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Flathead Valley (Nov/08)

Residents Support National Park in the Flathead River Valley

One of the most pristine wilderness areas in the Yellowstone to Yukon region with exceptional water quality, wildlife habitat and plant diversity has strong support from locals for permanent protection. A new poll shows that 73 percent of residents near the Flathead River Valley in southeastern British Columbia support protecting the lower one-third of the valley as a national park.

Flathead Valley

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The poll, conducted for the Sierra Club of BC and Wildsight, questioned 910 residents in the electoral ridings of East Kootenay, Nelson-Creston and Columbia River-Revelstoke. It found that only 16 percent of respondents would oppose a national park, and that spending time in nature is a favorite activity of 92 percent of residents.

The Flathead River Valley is an important area in the Yellowstone to Yukon region as it provides a key connection for animals moving north and south through the Rocky Mountains. As one of the last unsettled low elevation valleys in southern Canada, it has some of the purest water in the world and an abundance of wildlife species that live and breed there.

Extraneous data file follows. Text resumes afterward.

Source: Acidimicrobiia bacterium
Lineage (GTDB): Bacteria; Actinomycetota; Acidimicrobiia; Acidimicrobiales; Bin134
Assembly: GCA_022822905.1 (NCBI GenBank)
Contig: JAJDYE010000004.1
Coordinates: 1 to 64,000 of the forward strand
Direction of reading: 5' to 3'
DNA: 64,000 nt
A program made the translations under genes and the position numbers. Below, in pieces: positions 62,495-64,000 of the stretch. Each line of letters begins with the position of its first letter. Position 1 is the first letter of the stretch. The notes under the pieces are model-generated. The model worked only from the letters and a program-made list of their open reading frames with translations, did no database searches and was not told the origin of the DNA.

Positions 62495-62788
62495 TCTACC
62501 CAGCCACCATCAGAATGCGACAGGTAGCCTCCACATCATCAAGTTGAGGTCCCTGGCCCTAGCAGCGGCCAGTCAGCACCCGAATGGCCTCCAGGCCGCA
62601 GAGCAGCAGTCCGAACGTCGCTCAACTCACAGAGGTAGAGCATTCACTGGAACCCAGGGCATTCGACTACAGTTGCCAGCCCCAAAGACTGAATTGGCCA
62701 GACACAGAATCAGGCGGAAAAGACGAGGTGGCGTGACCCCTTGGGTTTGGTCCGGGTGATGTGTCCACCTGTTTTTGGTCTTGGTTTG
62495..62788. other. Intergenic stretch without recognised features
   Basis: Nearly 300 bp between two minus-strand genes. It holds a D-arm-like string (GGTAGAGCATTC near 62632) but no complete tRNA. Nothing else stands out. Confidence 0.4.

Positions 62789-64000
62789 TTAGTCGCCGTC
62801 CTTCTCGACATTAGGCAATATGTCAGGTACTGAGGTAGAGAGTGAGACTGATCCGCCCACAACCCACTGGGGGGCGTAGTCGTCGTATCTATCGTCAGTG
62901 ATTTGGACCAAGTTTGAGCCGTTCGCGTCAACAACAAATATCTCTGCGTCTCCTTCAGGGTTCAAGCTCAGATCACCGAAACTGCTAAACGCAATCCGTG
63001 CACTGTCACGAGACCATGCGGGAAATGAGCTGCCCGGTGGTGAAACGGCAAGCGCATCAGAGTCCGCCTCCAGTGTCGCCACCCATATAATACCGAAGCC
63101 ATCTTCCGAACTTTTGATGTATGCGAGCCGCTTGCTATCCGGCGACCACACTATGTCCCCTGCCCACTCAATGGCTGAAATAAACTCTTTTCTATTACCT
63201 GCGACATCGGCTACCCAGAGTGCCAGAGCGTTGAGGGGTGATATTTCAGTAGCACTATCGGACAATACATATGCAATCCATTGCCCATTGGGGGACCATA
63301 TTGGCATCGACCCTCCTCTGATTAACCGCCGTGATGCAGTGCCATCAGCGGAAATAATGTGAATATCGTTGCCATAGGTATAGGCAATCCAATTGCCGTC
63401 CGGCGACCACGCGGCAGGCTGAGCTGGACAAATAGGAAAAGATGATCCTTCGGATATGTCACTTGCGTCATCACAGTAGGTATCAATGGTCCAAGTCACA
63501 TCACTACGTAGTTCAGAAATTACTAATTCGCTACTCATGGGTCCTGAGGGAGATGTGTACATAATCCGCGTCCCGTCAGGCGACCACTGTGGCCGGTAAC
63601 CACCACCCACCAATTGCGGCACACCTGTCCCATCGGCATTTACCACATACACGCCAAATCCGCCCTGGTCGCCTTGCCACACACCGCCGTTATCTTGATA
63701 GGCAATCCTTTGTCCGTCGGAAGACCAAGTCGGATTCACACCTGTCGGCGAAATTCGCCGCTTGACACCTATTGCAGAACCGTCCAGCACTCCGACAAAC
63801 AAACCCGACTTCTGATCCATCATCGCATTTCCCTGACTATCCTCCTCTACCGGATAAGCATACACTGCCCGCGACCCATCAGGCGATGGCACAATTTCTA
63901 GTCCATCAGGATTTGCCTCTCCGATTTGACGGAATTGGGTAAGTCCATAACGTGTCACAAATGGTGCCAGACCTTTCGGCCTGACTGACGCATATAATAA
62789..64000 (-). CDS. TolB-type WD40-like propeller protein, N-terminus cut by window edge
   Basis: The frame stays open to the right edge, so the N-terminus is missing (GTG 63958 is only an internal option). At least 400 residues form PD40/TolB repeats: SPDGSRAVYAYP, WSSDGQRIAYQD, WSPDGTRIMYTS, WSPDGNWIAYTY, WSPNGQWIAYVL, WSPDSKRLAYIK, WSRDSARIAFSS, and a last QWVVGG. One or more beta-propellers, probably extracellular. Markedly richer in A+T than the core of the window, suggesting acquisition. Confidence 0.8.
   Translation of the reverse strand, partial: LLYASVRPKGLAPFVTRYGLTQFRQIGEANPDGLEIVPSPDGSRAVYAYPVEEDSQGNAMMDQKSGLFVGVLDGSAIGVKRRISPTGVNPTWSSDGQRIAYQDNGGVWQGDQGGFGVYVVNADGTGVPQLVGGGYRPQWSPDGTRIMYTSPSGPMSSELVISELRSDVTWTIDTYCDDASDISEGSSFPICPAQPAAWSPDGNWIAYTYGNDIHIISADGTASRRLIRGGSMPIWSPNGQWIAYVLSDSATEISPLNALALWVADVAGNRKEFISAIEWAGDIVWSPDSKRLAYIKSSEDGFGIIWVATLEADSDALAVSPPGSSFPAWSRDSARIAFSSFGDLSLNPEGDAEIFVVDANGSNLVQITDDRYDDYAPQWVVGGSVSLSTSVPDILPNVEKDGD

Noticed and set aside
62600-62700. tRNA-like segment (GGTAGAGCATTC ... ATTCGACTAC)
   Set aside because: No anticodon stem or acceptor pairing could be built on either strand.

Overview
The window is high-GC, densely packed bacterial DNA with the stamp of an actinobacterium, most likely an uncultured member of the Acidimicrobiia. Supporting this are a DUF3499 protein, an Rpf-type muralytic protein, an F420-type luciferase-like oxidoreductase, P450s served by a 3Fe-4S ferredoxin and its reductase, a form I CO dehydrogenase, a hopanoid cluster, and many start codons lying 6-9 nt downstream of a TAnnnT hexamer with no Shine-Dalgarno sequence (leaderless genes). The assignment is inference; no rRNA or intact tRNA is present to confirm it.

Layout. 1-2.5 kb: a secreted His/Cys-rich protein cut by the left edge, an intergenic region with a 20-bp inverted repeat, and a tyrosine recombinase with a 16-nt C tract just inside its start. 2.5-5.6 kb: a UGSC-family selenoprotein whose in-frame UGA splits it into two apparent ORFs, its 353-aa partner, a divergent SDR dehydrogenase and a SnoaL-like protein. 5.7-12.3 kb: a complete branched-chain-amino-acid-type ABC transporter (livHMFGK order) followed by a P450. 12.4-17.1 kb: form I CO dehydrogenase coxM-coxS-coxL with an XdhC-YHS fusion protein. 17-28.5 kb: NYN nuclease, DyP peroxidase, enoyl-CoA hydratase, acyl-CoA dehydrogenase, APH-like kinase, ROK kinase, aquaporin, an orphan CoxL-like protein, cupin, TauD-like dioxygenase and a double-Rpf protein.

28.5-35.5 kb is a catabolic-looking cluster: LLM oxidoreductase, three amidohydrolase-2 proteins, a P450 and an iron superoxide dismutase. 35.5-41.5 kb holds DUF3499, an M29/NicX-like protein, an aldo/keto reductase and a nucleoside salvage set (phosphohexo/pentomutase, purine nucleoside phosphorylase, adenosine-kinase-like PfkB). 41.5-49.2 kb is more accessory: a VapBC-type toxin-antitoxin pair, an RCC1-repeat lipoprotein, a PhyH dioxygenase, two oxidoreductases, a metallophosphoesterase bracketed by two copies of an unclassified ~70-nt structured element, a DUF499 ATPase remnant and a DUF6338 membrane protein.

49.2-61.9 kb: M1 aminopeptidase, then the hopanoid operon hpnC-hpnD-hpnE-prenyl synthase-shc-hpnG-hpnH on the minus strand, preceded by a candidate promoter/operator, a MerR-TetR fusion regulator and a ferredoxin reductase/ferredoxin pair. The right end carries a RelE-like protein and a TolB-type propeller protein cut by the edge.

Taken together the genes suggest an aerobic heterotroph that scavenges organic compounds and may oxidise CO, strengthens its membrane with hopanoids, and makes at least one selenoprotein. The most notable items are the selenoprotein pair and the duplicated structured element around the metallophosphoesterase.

To date the Flathead Valley has experienced low industrial activity, but a proposal is being considered by the BC Government for a coal strip mine in the valley. “This project would remove 40 million tons of coal from the region and dump waste rock into Foisey Creek, contaminating this headwater stream and threatening two at-risk trout species,” said Sierra Club BC spokesperson Sarah Cox. Other proposals for coal-bed methane drilling and mineral extractions also threaten the region.

The valley is also a popular location for hunters; the survey revealed that 34 percent of residents view recreational hunting as important to their way of life. If the lower one-third of the valley becomes a national park, hunting would be illegal there. However, Wildsight and Sierra Club BC want the remaining two-thirds of the valley to be established as a wildlife management area, where hunting would be allowed.

Conservation groups would like to see the valley preserved as an extension of the Waterton-Glacier International Peace Park, which spans Alberta and Montana. Parks Canada has included the Flathead Valley in its National Parks Action Plan but needs approval from the BC Government before proceeding.


Video: BC Global TV News coverage of this story

 

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